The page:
“The industry is growing, but I’m not sure the sport is growing or changing at all,” says Call, 37. “As popular as the sport is in the endurance world, the truth is most people don’t know it exists. TV is where the money will come from. Sponsors won’t put up prize money without television and if the sport doesn’t get on TV, it’s not going to get any bigger.”
Ultimately, DeSena knows TV exposure will be necessary to give obstacle racing a chance to make it into the Olympics. He says the Olympics are Spartan Race’s “full-steam” goal and this is a big reason why his company has expanded into 17 countries and pushed to make the courses universal, with similar obstacles and distances. (To be considered for the Olympics, a sport must have mass participation and a governing body in 40 countries.)
Spartan may have to go it alone in the obstacle racing world if it wants to bring it to the Olympics. DeSena doesn’t care what other races do, and it’s easy to get the idea he doesn’t want the help to bring obstacle racing to the Olympics. Those “parties,” he says, are profitable, and he doesn’t blame them for that philosophy, even if he disagrees with it.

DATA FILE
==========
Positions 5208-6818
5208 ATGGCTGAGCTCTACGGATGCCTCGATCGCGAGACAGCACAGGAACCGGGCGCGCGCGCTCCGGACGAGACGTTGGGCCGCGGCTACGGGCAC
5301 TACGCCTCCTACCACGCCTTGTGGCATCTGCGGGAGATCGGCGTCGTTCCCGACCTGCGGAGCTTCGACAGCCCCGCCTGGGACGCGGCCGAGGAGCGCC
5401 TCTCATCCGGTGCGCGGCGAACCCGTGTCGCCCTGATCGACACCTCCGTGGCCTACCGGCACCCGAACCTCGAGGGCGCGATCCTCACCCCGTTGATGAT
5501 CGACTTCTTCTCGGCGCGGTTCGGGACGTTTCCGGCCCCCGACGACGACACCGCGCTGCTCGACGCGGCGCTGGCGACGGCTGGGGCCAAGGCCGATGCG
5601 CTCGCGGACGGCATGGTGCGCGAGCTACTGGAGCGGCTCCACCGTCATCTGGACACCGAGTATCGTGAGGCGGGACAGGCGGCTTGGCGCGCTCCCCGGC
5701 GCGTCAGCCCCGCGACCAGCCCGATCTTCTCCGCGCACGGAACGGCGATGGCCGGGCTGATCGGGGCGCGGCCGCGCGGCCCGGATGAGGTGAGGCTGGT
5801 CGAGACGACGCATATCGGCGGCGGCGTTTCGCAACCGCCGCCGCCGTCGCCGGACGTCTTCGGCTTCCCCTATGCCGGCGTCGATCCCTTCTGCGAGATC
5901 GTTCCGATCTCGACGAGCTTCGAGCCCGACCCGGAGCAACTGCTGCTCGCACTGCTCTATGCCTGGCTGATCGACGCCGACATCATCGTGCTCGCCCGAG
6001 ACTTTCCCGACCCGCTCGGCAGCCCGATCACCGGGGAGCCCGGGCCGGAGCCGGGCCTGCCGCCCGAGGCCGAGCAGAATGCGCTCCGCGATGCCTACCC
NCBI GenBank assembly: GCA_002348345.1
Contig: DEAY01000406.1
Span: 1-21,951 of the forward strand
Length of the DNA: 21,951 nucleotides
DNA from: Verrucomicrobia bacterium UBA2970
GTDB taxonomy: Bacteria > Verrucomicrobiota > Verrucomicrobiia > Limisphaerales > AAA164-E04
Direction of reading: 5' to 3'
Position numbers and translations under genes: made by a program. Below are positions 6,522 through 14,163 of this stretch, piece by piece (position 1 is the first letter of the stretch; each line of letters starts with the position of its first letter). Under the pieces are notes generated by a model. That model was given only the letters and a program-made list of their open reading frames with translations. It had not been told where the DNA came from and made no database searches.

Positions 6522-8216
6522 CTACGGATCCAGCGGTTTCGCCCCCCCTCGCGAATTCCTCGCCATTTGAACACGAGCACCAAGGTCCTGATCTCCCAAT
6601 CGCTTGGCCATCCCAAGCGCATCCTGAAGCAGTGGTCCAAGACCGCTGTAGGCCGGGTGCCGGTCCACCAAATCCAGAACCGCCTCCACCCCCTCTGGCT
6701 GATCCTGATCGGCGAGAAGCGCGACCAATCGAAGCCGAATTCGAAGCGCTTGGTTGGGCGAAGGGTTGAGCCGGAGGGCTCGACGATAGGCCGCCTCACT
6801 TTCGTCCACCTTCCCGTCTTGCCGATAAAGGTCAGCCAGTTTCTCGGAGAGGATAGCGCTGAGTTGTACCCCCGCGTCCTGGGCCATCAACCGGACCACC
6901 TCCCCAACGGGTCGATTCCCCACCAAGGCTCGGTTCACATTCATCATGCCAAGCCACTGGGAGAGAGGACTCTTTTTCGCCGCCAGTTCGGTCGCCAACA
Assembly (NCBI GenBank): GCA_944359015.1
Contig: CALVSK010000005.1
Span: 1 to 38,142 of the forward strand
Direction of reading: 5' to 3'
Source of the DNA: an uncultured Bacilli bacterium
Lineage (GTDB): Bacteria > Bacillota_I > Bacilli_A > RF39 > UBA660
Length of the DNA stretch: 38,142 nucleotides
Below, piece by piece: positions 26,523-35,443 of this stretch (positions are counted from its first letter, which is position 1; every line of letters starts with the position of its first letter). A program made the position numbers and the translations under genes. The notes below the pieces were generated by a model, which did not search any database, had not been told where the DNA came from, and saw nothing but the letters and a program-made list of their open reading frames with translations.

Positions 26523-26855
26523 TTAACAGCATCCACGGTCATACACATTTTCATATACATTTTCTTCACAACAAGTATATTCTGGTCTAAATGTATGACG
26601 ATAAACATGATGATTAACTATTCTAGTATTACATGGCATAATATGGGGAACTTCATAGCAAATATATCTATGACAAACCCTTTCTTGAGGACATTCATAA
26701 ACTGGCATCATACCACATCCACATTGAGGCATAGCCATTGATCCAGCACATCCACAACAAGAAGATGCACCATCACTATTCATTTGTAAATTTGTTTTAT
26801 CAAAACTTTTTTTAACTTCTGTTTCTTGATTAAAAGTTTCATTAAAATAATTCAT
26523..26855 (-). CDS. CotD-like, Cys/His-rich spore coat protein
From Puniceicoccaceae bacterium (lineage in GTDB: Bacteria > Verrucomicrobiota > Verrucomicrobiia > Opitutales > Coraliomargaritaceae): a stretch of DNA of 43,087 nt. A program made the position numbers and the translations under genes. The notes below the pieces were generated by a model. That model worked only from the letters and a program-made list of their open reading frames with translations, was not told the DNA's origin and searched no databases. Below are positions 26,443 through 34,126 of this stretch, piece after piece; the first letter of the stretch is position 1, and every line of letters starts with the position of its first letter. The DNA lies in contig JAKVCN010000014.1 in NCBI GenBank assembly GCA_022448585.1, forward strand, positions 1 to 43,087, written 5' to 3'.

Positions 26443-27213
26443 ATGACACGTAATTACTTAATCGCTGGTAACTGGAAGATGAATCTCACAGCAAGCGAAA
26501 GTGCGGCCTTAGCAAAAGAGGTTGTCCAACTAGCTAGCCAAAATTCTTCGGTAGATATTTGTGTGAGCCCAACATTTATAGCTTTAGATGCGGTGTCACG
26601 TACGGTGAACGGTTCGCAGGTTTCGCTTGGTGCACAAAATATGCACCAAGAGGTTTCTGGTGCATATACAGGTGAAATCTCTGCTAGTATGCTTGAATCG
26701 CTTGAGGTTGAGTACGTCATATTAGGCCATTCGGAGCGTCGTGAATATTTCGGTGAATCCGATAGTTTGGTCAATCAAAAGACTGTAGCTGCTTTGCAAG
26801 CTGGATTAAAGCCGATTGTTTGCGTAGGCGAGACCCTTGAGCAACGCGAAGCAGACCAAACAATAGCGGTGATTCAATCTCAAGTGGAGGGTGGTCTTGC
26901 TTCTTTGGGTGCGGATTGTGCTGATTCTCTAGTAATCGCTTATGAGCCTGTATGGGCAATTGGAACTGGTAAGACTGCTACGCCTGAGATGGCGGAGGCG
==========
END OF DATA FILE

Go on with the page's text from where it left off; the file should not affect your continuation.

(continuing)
Spartan plans to set the standards for the Olympics, act as the governing body in every country and eventually present it to the USOC when the time comes. DeSena knows the next summer Olympics is too much to ask, but 2020 may not be, though 2024 is the real goal.
“The amount of work we’re doing is monumental, and that’s not fun, and it’s not very lucrative,” he says. “But it’s the most rewarding job you’ve ever done when you get the emails from people. We embody a whole health idea. We change lives. That’s a different message than, ‘Let’s just go get dirty.’”